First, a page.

The problem is that the only free agent left on the marketplace who represents a possible upgrade on Jackson is Jeff Garcia, and he has attracted absolutely no interest from anyone. Jay Cutler may or may not be available in trade, but the Vikings won't want to sacrifice their first-round pick to acquire Cutler with depth issues around the lineup to be filled. In addition, when the Vikings traded for Jared Allen and then gave him a $74 million deal last year, owner Zygi Wilf had to put out a cash call to ensure that his team would have cash on hand throughout the offseason. Any team acquiring Cutler would likely be expected to finance a new deal, which Wilf might be loathe to do.

With a team designed to win right now, there are two potentially palatable options in trade. Matt Leinart and Vince Young have become linked as busts from the 2006 draft, but neither has really had much of a chance to prove they were a bust. Leinart has been called a bust because he lost his job to Kurt Warner, but he got that tag before Warner emerged as an MVP candidate this year. Merely being worse than Kurt Warner does not make you a bad quarterback -- plenty of teams would still benefit from your presence. The Vikings would be one.

Young became a much more accurate quarterback in 2007, even as his touchdown-to-interception ratio dropped. He has had all of 31 starts as a pro, and considering the lack of receiving options around him, it's pretty harsh to already place him firmly in the "bust" category.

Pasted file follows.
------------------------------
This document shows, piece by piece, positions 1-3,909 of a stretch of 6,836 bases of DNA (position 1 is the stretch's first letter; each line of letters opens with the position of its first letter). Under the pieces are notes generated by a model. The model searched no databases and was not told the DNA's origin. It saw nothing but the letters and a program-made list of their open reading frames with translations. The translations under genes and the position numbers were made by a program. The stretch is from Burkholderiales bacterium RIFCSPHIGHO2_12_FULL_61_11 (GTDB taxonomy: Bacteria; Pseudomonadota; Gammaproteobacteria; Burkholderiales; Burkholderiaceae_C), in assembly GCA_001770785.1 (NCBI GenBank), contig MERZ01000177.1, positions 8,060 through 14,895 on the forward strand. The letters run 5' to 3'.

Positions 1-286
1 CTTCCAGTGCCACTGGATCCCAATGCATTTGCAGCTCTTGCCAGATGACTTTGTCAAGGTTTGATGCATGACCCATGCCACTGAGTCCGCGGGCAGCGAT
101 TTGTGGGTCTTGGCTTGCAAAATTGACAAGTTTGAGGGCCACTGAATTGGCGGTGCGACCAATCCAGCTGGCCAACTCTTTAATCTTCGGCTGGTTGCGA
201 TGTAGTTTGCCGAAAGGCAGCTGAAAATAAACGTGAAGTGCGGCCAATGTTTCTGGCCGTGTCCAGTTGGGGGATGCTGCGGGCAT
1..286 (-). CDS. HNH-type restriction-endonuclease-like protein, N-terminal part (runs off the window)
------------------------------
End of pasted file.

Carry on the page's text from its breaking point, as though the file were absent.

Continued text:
Buying low on either Young or Leinart gives the Vikings the chance to acquire a potentially elite quarterback on the cheap. Either one should be an upgrade on the devil they already know.

Free Agency Recap

The biggest news was the departure of veteran center Matt Birk, who went east to replace Jason Brown in Baltimore. Darren Sharper is gone to New Orleans to replace Josh Bullocks; they're the only two players who have signed elsewhere.

The Vikings' biggest move was trading a fourth-round pick to the Texans for Rosenfels; although they signed him to a two-year, $9 million deal, he's a borderline starter at best and would still be usurped by a player with the talent of Leinart or Young.

Minnesota has added two players: Glenn Holt comes over from Cincinnati to be the Vikings' third fourth receiver, and Karl Paymah will be corner depth. Cedric Griffin was also signed to a contract extension.


49 comments, Last at 30 Mar 2009, 5:45pm

1 Packers details

Considering the REALLY LARGE contract that Seattle gave Colin Cole to leave Green Bay, it's no wonder they didn't try very hard to keep him.

The other major hole not discussed here is at right tackle, which depends on (a) an aging, recently-injured, and as-yet-unsigned Mark Tauscher, (b) a group of might-be-a-players like Tony Moll, Darren Colledge and Breno Giacomini, or (c) a relatively high-round draft pick with starter skills. Considering the other tackle is Chad Clifton, also aging and not particularly healthy, and the Big Four OTs available in the draft this year...

... yeah. Oh, they probably need DEs too, but it's as difficult to have find good offensive linemen as it is to find good defenders.

13 Re: Four Downs: NFC North

I was just disappointed to only get a table when I was promised a wheel.

If the wheel was figurative they should have said so to avoid getting people's hopes up.

3 Re: Four Downs: NFC North